FT - James Lowman, chairman, ACS

ACS chief executive James Lowman

The Association of Convenience Stores (ACS) has submitted evidence to a government committee inquiry on waste, resources and recycling reforms, highlighting the need for proper lead times and planning when making major changes such as the introduction of deposit return schemes, extended producer responsibility, and single-use plastic bans.

The Public Accounts Committee’s inquiry is set to question Defra officials on whether the government has effective plans to meet its waste and recycling ambitions, and whether Defra is on track to deliver on packaging reforms.

Measures under scrutiny in the inquiry include the introduction of a UK-wide DRS scheme and extended producer responsibility, both of which have been pushed back to 2025, after the next general election.

In its evidence, ACS welcomed delays in the introduction of these measures, calling on the government to ensure that enough time is given to legislators, producers and retailers to adapt.

On the process for introducing an environmentally and financially sustainable deposit return scheme, ACS sets out the four pillars of such a scheme as:

1. An interoperability plan to ensure the scheme works across the UK’s four nations.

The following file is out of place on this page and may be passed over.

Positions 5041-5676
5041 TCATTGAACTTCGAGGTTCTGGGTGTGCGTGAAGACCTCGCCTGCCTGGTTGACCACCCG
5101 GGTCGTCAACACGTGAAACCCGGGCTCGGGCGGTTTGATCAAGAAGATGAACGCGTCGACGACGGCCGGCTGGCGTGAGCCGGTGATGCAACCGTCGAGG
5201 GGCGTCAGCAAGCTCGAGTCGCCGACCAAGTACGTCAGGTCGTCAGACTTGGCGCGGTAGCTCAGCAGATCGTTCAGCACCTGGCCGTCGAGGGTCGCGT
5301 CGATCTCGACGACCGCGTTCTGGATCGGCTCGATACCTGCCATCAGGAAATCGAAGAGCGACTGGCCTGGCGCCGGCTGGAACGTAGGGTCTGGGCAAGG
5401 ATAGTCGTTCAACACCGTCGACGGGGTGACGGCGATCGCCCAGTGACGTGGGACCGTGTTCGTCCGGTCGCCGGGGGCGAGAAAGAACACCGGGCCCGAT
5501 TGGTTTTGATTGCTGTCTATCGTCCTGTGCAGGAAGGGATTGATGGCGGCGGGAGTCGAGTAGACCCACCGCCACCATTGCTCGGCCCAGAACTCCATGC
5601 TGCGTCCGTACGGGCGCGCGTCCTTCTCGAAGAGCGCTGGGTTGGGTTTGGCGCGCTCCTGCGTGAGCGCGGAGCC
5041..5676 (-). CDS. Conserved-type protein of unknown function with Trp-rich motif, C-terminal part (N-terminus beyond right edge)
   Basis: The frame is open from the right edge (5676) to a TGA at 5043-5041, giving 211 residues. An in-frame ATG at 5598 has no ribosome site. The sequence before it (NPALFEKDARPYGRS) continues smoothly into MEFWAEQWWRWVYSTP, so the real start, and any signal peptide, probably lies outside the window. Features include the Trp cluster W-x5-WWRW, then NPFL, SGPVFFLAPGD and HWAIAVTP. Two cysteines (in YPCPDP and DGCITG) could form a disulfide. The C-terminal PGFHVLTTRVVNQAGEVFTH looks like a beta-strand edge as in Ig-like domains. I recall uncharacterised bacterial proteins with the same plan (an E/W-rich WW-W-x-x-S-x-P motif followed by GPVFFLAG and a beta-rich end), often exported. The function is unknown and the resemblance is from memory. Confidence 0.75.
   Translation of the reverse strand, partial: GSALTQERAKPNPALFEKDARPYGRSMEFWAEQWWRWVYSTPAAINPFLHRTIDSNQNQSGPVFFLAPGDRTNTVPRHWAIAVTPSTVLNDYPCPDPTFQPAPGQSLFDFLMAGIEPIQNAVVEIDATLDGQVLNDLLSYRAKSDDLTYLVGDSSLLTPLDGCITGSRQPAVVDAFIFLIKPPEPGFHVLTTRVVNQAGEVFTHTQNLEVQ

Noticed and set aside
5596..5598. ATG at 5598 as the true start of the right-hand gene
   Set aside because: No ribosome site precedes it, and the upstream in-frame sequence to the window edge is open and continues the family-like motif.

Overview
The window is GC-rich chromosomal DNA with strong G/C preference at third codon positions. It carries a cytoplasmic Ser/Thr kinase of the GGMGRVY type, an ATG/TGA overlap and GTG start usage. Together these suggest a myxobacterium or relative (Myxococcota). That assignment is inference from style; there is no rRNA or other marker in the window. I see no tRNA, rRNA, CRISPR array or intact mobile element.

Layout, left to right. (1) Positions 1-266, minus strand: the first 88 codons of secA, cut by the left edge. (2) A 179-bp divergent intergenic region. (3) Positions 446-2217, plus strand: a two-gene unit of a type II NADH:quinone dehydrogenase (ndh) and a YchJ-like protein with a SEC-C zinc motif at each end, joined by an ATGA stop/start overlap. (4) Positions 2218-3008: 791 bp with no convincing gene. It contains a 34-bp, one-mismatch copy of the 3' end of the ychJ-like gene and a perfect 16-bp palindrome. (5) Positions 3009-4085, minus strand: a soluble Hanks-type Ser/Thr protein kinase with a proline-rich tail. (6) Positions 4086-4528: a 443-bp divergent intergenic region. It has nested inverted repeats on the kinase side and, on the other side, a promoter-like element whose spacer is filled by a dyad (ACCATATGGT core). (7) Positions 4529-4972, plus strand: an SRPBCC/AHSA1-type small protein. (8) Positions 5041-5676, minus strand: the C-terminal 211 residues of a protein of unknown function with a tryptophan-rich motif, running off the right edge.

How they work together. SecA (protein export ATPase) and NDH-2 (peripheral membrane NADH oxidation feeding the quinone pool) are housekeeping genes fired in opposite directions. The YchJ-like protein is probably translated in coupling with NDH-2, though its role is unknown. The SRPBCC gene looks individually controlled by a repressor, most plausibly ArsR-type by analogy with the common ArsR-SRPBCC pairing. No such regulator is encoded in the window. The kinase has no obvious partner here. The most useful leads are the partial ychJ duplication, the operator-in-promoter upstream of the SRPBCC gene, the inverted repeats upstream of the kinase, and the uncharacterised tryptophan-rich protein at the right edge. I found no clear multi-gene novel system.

2. Draft regulations laid before parliament with significant lead time to the proposed go-live date.

3. A commitment from government to underwrite finances for setting up a DMO (Deposit Management Organisation).

4. A timeline that properly reflects the time needed for industry to prepare.

ACS chief executive James Lowman said: “The government is taking the right steps toward ensuring a more sustainable future, but it’s absolutely essential that significant changes and new infrastructure like that which will be needed under a deposit return scheme are given enough time and scrutiny to get the details right. We cannot risk rushing out half-baked policies that could end up harming retailers, consumers, the industry and ultimately the environment.”

The ACS submission also raises concerns about the lack of communication provided by the government ahead of the single-use plastics ban in October this year. Single-use plastic plates, bowls, trays, containers, cutlery and balloon sticks will be banned in England in just two months’ time, but ACS said that to date the government’s communication to retailers on how they can adapt their businesses has been severely lacking.